Why did Gerry Bradley die? The 56-year-old ex-IRA man was found dead in his car at Carrickfergus Marina yesterday. He’d been prominent in the IRA during the 1980s and 1990s; last year the story of his involvement, told to VO columnist Brian Feeney, was published. Today Feeney is reported as saying Bradley may have seen the Brendan Hughes programme on TV a couple of nights ago, attacking the Sinn Féin leadership. He may then have felt the whole IRA campaign had been for nothing and taken his life. That’s a double or is it triple set of hypotheticals. If he saw the programme he may have thought X and Y, and if he thought X and Y he may as a result have taken his life. The truth is, nobody knows why Gerry Bradley died.
Can we say then why he got Feeney to write the book about his time in the IRA? He’s reported as saying ‘To put on record the truth of life in the IRA, before I die’. If that was his motivation, it was different from that of Eamon Collins (no relation), another ex-IRA man whose account of his exploits appeared in print before his death. I knew Eamon fairly well: he was a former mature student of mine at the University of Ulster, and at one point he asked me to help him write the account of his IRA experiences. I declined, someone else took him up on it and A Killing Rage sold well. What was Eamon’s motivation for wanting to get into print? Because, he told me, he saw no reason why ‘some people should get everything ‘ and he should get nothing. Put bluntly, Eamon was hungry for fame and wealth. It’s a common condition.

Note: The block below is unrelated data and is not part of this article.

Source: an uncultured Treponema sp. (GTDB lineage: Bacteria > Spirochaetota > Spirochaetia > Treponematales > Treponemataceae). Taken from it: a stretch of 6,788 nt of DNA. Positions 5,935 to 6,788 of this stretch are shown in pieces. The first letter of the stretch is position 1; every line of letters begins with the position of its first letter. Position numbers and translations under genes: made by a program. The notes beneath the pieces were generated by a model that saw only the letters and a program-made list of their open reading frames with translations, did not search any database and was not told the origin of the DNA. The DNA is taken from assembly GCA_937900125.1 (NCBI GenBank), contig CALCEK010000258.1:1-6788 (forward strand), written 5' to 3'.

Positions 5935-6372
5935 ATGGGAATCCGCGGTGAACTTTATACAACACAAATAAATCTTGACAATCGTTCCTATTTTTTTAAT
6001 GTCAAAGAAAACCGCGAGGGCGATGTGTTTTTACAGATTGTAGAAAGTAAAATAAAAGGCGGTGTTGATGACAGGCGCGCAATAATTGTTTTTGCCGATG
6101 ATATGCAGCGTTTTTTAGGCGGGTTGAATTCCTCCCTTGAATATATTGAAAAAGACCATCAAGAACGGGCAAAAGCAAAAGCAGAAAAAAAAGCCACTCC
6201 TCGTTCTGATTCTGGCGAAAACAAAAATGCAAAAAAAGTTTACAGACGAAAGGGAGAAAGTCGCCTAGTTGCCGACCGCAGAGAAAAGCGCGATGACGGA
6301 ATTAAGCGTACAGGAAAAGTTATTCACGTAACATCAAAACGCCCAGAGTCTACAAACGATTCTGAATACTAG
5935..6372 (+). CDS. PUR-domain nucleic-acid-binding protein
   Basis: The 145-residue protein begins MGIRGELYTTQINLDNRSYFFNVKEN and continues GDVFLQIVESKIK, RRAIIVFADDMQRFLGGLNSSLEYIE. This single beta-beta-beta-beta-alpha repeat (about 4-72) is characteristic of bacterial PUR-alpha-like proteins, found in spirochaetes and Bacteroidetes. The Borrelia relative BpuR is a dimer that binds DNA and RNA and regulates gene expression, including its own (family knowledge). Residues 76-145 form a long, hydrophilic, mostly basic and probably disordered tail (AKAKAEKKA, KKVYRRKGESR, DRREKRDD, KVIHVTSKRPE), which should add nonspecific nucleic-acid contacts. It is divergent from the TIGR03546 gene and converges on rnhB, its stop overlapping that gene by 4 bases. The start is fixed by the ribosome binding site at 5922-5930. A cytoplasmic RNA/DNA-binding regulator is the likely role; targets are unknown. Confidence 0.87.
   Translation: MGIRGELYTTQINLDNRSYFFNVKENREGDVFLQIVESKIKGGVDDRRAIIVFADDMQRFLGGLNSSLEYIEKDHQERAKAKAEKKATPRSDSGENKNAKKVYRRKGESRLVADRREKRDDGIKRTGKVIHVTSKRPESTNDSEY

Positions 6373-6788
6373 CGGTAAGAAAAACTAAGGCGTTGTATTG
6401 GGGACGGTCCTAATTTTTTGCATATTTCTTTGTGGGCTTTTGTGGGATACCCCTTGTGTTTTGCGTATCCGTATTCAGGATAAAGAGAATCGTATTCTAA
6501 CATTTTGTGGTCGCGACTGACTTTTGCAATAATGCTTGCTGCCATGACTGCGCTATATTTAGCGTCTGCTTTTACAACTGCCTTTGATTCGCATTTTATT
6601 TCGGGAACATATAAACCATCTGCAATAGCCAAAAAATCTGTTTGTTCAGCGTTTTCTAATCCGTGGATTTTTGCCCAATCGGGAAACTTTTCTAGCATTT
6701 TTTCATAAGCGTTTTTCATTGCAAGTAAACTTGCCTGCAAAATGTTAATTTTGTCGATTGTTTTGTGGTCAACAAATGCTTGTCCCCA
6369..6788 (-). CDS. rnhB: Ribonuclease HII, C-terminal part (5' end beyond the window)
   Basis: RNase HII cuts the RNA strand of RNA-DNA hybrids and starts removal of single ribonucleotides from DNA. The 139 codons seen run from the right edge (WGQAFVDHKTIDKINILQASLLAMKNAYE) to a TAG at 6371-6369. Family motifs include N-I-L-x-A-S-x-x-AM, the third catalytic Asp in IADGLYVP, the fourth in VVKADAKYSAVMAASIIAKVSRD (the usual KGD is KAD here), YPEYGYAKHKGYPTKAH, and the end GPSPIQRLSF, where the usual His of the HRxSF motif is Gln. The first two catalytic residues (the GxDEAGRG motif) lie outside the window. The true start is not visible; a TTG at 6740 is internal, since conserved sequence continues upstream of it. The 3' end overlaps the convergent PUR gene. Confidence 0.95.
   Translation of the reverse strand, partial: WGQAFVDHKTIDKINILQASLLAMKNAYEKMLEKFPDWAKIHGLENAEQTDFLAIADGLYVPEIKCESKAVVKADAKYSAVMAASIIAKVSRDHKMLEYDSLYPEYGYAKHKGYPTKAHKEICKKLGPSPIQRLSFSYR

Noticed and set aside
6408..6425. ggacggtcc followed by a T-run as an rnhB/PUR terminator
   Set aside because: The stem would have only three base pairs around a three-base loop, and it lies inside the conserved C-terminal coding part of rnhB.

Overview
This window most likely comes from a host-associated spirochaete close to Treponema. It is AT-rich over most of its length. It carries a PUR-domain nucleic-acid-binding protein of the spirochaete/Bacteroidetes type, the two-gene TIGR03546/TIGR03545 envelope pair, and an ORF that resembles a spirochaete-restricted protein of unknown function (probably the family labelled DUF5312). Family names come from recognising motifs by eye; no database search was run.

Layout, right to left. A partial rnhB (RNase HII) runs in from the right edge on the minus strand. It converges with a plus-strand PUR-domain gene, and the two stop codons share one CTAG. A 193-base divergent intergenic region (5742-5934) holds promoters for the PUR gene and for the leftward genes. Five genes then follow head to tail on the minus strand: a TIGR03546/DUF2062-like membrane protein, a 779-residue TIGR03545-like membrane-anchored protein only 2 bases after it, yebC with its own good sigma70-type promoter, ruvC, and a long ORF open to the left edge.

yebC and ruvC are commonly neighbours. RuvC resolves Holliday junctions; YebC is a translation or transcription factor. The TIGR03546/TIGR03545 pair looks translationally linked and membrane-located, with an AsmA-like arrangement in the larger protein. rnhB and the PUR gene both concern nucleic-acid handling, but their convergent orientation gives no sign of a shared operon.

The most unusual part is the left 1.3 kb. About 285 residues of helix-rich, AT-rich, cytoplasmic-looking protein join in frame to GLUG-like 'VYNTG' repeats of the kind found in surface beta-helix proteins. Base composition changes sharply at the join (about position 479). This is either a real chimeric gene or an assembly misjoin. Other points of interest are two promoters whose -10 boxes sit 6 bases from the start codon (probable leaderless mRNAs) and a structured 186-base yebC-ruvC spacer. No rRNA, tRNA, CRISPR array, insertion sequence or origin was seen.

Let’s try a third question, then: why do people want to read about IRA exploits? That’s easy: because they like to experience violence at a safe remove. You could call it violence pornography or paramilitary voyeurism, but by whatever name there’s something of it in all of us and it’s a sad, shameful urge. But if longing to peek through the curtains and thrill to violence and death is depraved, what word would you use for those people who arrange for us to indulge our warped tastes?